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From "Felix Knecht (JIRA)" <j...@apache.org>
Subject [jira] Commented: (COCOON-2168) ResourceReader produces Java Heap Overflow when reading a huge resource
Date Tue, 11 Mar 2008 10:32:55 GMT

    [ https://issues.apache.org/jira/browse/COCOON-2168?page=com.atlassian.jira.plugin.system.issuetabpanels:comment-tabpanel&focusedCommentId=12577373#action_12577373
] 

Felix Knecht commented on COCOON-2168:
--------------------------------------

After all it turned out that it's a problem of configuration. Thanks to Carsten.

Last snippet of the mail thread thread http://marc.info/?t=120473411300003&r=1&w=2

  <map:pipeline id="test-nocache" type="noncaching">
     <map:parameter name="outputBufferSize" value="0" />
     <map:match pattern="nocache">
       <map:read src="/home/felix/tmp/livecd-i686-installer-2007.0.iso" >
         <map:parameter name="buffer-size" value="8192" />
       </map:read>
     </map:match>
   </map:pipeline> 

The output buffer only specifies the size of the buffer for writing the response. This is
not directly related to caching. You might increase performance by buffering.

The buffer is in both case unlimited because of allowing proper error handling.

If we don't have it yet, we should add these things to a "tuning cocoon" page. I would turn
off infinite buffering in production in all case and set a fixed buffer size (like 8192).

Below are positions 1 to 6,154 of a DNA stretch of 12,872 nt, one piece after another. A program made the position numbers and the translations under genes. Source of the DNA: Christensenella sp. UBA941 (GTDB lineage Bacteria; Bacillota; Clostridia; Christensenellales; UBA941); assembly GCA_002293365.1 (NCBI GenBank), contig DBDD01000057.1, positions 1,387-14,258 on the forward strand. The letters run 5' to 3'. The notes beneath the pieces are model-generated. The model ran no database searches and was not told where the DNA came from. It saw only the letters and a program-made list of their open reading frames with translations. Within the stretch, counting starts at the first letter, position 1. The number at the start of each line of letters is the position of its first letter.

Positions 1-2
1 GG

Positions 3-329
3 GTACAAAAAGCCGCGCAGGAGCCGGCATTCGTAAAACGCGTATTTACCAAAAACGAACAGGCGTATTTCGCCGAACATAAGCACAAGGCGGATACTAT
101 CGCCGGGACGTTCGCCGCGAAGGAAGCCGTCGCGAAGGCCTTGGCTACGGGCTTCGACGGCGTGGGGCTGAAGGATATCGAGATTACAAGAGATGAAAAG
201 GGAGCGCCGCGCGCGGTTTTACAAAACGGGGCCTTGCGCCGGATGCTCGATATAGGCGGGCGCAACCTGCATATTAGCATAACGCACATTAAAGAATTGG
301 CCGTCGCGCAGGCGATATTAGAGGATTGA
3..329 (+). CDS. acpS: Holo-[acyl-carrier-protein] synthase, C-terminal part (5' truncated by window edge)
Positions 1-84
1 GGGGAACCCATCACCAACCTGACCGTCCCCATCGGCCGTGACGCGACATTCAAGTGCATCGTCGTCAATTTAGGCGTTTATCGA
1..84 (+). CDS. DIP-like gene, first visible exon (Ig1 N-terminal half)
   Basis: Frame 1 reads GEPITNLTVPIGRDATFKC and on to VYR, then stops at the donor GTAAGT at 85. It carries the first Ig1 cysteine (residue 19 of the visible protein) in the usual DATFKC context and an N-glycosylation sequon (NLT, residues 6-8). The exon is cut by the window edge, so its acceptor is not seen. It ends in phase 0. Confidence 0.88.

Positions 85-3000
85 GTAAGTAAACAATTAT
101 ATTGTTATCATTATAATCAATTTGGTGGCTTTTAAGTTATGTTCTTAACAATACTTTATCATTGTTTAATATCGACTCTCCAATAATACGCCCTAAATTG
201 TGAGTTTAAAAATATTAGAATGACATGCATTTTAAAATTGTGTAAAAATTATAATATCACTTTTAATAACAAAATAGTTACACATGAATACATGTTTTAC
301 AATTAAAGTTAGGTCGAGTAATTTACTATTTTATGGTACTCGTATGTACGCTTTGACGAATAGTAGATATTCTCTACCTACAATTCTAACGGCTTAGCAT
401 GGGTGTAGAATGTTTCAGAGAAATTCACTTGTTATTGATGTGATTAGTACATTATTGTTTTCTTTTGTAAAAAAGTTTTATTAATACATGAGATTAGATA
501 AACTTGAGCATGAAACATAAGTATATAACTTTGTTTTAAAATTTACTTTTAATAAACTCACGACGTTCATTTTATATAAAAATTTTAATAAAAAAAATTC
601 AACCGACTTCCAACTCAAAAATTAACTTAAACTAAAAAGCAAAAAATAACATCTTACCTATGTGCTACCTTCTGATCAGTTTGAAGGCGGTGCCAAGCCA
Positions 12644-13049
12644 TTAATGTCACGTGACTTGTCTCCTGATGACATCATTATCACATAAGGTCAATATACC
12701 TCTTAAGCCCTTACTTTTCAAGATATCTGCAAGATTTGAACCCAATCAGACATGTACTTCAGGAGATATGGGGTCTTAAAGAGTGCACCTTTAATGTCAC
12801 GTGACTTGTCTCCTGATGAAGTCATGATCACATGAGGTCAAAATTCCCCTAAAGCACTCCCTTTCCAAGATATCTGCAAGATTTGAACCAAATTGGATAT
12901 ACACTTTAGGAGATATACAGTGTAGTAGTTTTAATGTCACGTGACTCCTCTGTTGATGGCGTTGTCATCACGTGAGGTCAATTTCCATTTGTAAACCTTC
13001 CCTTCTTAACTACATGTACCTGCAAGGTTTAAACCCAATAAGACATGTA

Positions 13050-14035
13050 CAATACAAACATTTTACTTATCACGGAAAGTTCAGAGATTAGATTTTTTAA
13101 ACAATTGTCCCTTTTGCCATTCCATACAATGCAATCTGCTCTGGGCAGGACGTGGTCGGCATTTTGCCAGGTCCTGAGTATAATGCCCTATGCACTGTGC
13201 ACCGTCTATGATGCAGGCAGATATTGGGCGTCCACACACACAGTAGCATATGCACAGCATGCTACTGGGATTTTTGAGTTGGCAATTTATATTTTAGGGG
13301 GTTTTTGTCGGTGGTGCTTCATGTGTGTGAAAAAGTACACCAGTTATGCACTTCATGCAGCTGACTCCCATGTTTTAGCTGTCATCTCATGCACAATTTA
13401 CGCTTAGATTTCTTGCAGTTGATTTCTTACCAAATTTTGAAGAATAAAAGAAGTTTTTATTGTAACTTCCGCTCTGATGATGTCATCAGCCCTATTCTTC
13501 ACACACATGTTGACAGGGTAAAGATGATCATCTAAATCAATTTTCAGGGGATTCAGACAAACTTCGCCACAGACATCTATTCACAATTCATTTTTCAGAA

For reader pipelines I would turn off buffering completly. 

> ResourceReader produces Java Heap Overflow when reading a huge resource
> -----------------------------------------------------------------------
>
>                 Key: COCOON-2168
>                 URL: https://issues.apache.org/jira/browse/COCOON-2168
>             Project: Cocoon
>          Issue Type: Bug
>          Components: * Cocoon Core
>    Affects Versions: 2.2-dev (Current SVN)
>            Reporter: Felix Knecht
>         Attachments: ResourceReader.diff, test-case.tar.gz
>
>
> When reading a huge resource (i.e. 700MB file) the ResourceReader produces an overflow
due to the BufferedOutputStream which is used (and forced to be used via AbstractReader).
The BufferedOutputStream flushes only at the end (or when forced to), but overwrites the flush
method to do nothing.
> As I don't know exactly where the BufferedOutputStream is used and what kind of impacts
it will have to change it there I'm just going to fix the ResourceReader.

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